We started the day by dropping a crab pot in 150 feet of water about 7 miles off Bolinas. The trap was loaded with an old fish head and, after the drop, we hit the Man Over Board button on the GPS to mark our spot and then headed in toward the coast.

Andy with his monster from the deep.

We went to a spot called Double Point about half way between Bolinas and Point Reyes and got the poles ready. We were fishing for rock fish with sardine bait. Basically, you put a heavy weight on the line and bounce the weight off of the rocky shore below trying to get a fish to hit.

The closer you are to the rocks, the better, so there is a fair amount of positioning the boat. Needless to say, we crushed it!

My son Andy got the first hit and it turned out to be the best fish of the day — a 27-inch Blue Lingcod. The fish was ugly with big teeth and a gnarly looking face with spikes coming out of it, but lingcod are prized for eating. We went on to get six more fish including a Cabezon and a few Red Rock Fish.

We headed back out to the crab pot to see if we caught any Dungeness Crabs. After pulling up of the crab pot, we were pleased to see a bunch of keepers. We ended up with eight to keep and threw back five or so for being too small.

We powered back enough fish and crab to feed us and my buddy and his family for at least three meals (plus my dogs loved the skin and scraps). Awesome!

It was a big difference for me and the kids fishing in the ocean as we usually only fish for Trout in the Sierra lakes (Lake Kirkwood is our favorite) where a 12 inch fish is the norm.

To pull up a “creature from the deep” that feeds the entire family for a few days was awesome. Plus, to transform the boat from a Wakeboarding machine to fishing platform adds a new way to use the boat, which is always a goal.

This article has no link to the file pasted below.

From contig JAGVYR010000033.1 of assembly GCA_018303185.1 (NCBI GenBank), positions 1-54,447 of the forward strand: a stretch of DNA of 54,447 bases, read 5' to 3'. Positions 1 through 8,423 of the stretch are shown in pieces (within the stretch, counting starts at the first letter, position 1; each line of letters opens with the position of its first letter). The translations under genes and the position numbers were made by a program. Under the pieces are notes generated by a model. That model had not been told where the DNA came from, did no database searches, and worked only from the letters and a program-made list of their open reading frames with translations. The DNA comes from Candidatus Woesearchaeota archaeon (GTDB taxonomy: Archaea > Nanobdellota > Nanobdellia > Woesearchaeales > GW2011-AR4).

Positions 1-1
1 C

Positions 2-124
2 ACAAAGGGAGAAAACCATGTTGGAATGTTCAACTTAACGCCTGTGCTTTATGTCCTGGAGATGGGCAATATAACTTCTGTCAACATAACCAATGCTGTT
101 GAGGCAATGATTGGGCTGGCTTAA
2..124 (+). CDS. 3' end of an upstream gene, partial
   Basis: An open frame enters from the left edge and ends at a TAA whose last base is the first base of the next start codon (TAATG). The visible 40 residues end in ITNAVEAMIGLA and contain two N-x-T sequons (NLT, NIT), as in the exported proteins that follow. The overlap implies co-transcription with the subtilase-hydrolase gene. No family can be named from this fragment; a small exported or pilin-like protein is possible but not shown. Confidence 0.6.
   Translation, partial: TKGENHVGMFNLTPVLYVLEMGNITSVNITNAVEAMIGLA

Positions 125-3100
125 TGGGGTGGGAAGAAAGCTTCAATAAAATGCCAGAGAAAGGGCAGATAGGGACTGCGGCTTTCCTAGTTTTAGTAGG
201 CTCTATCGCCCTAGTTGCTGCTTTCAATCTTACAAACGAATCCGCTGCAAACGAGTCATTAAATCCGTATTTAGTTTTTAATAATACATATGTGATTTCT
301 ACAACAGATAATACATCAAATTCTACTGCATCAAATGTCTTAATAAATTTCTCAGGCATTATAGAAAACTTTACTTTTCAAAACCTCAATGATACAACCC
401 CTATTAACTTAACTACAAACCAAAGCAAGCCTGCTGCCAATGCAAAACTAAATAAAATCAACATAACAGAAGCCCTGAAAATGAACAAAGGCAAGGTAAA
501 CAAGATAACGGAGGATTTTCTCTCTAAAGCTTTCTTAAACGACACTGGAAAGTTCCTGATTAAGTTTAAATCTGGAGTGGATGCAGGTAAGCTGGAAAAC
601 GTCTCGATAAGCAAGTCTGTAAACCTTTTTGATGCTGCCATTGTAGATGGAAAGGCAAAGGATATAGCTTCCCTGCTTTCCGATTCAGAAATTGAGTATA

Me and the kids: There’s no better way to get crab.

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Jim Flaherty is CEO of and the creator of the Backshop loan origination system. He is a trained credit professional with experience installing enterprise underwriting systems for commercial real estate lenders, rating agencies and investors.

Watching the U.S. election in London

I’m in London this week for the annual European conference of the Commercial Mortgage Securitization Association (CMSA).

The media have been focused on the presidential race, but, when it looked like Obama was going to win, and we left home in Notting Hill to go join “the masses,” we found the streets mostly empty. Granted it was already 2 a.m. Wednesday morning local time, but I thought we might see more activity.

We headed over to the U.S. embassy in Mayfair because we heard there was a party there. When we got there, it looked “too” official with everyone dressed up and fairly conservative. So we headed to Piccadilly Circus / Leicester Square where the rowdy people were hanging out (it is comparable to Times Square in New York).

Here’s where we found the party.

We went to a bar called Yates that was hosting an all-night election party. We paid the cover, and when we went inside, there were two definite groups in the bar. In the front were about McCain supporters. From the middle to the back of the bar, there were probably 500 people pulling for Obama.